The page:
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When 'public servants' start making up rules, it's time for action

To The Daily Sun,

Supposed you had hired someone to help with the housework, either because you were recovering from an illness, or had simply decided to take things easy. And suppose that in the course of their work, they had taken it upon themselves to make some changes to the way you had been doing things. For example, what if they decided they didn't like where you kept the coffee cups, and moved them to the bottom cabinet where you kept the pots and pans, and moved the pots and pans to the cabinet where you kept your finest crystal. Or suppose they decide, on their own without getting your input or advice, to move the bed from the wall where you like it, to another location in the room.

Would you keep these domestic "servants" employed for very long if they continued to make decisions based on their own likes and dislikes, or would you insist that they either do things your way, or be fired?

Public servants at all levels of government work for us. "At all levels" means public employees at all levels, from the people who pick up trash along our roadways, people and teachers who work in the government schools, all the way to the top levels of government, including the president. We pay their salaries, and we decide how we want things done. And whether they like it or not, they are our servants.

In the Bobby Ray Memorial Elementary School in McMinnville, Tenn., Adam Stinnett, a 7-year-old second grader looked up to his older brother as a role model, and told his mother he wanted a haircut just like him, a soldier in the  Army, whose hair was very short — "high and tight." So Adam got his hair cut on March 8 of this year. On March 9, his mother got a letter from the principal of Adam's school, telling her Adam's haircut was "a distraction," and needed to be fixed. Keep in mind, "high and tight" means very short. The school told his mother the haircut was against the "rules" of her school, and therefore the only alternative was that Adam's head had to be shaved completely. The principal didn't explain exactly how a bald-headed second grader was not a distraction.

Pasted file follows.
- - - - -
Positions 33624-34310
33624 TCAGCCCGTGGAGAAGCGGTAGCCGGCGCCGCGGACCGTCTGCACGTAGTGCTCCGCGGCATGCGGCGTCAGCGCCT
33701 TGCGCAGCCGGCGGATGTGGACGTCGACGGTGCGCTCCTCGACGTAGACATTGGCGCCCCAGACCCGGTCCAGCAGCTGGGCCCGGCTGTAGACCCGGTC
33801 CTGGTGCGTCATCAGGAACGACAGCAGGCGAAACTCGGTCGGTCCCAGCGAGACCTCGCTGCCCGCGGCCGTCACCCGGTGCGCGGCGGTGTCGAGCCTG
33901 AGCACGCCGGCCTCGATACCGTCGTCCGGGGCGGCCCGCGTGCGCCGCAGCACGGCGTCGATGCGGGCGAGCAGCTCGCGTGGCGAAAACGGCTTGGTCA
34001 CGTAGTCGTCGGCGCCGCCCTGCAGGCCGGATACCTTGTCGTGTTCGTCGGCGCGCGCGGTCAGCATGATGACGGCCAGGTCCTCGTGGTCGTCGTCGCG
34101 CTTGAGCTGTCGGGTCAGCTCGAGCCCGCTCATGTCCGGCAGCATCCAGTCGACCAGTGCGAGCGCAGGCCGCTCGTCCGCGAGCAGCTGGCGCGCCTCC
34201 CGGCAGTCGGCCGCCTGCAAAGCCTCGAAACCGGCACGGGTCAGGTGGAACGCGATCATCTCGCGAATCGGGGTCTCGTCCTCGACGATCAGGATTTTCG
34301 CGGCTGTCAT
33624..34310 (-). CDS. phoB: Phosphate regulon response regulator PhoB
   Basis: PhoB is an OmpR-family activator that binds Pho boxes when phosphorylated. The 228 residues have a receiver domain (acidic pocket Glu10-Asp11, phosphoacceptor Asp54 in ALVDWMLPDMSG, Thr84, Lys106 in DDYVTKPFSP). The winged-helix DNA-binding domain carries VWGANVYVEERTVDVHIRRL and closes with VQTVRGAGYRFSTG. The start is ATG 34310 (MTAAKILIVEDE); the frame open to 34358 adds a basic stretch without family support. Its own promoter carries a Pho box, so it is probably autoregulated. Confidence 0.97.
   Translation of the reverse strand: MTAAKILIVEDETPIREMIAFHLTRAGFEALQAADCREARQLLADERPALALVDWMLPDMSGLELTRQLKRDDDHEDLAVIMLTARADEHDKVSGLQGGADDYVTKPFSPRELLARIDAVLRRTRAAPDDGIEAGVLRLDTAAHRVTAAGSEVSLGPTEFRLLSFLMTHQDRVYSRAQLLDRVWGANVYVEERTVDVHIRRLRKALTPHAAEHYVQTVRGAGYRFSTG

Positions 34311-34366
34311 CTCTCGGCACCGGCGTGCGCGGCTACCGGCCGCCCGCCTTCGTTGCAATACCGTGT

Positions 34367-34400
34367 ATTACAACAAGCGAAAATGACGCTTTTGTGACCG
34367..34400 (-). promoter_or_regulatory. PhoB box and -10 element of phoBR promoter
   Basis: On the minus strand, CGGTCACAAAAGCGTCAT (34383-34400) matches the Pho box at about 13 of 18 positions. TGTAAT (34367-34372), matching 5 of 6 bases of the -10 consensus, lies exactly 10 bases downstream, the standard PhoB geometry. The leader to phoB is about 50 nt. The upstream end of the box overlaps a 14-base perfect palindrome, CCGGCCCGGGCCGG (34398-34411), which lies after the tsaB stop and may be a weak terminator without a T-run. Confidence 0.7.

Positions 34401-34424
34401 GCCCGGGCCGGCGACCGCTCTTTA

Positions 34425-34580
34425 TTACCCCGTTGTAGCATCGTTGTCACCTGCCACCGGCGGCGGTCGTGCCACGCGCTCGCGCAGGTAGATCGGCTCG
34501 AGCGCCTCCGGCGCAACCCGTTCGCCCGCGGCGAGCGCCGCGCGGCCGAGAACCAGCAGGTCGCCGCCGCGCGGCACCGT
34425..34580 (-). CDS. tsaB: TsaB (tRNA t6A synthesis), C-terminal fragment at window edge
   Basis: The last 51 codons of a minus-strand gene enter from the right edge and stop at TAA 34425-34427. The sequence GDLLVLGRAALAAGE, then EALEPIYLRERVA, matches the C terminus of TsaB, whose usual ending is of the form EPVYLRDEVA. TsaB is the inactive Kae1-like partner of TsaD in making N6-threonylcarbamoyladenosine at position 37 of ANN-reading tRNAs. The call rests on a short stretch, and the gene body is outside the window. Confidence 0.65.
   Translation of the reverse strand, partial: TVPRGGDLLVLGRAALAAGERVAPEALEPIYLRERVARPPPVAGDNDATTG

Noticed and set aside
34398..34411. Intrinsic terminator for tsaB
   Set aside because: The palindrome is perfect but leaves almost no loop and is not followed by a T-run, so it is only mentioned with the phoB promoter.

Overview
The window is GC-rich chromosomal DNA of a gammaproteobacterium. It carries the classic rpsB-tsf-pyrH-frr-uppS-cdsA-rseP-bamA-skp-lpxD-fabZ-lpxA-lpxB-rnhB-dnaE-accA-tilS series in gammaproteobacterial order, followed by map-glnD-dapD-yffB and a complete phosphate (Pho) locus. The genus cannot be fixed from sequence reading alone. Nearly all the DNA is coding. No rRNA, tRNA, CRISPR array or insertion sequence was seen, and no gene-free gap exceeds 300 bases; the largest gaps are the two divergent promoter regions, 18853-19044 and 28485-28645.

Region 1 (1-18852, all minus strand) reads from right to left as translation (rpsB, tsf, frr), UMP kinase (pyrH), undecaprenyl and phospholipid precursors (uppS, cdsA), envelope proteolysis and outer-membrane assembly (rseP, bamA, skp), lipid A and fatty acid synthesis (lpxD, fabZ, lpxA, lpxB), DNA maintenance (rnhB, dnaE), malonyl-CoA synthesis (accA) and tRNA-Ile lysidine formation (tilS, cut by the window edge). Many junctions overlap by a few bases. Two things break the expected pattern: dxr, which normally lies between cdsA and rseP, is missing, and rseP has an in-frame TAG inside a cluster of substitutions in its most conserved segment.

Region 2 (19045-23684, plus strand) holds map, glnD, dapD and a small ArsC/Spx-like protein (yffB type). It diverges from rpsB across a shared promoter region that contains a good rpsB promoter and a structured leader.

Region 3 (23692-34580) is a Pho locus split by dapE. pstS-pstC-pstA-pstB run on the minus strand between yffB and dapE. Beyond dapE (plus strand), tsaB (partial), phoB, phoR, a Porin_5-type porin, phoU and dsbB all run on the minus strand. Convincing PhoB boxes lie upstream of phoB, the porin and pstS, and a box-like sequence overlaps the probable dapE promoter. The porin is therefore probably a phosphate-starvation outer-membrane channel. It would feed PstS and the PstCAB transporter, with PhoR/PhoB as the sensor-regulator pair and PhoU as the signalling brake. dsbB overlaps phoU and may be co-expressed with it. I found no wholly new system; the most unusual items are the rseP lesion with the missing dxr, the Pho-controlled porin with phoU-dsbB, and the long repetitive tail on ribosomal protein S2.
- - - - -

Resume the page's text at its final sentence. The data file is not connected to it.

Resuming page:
Adam's mother complied with the order from the school, but she also did something else. She wrote to the local newspaper, telling them her son was made to feel ashamed of his haircut by wanting to look like his older brother. The local County School District responded, saying that no school in the district has any rules against military haircuts. By then, it was too late for Adam's haircut to look like his brother.

When public servants start making up the "rules" as they go along, it is time for action, no matter whether its in Tennessee, or in New Hampshire, at a school board meeting, or selectmen's meeting, where the public's input is not welcomed by those "public servants".

And isn't ironic that the school is named after Navy Corpsman David Robert "Bobby" Ray, who was killed in action in Vietnam, when he used his body to shield another Marine from a live grenade. He was posthumously awarded the Medal of Honor, and recognized throughout the area as a true American hero.

Yet these "public servants" chose to shame a second grade boy who wanted to emulate his older brother, and look like a soldier.

Notice to all public servants: You work for us.

Jim McCoole

Laconia

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Freedom of Press & Freedom of Speech offer us strong defense

To The Daily Sun,

Hey, Laconia Daily Sun readers, if you don't like what Blow Hard (R. Wiles), Blow Harder (T. Boutin) or Blow Hardest (S. Earle) write, just don't read their diatribes.

The First Amendment to the U.S. Constitution gives everyone the right to voice their opinion no matter how ignorant, biased or misinformed that opinion may be.

Unlike some local newspapers, at least The Daily Sun is willing to print all sides of controversial issues.

Remember, freedom of the press and freedom of speech are two of the strongest defenses we citizens have for a viable democracy.

John Calvin

Laconia

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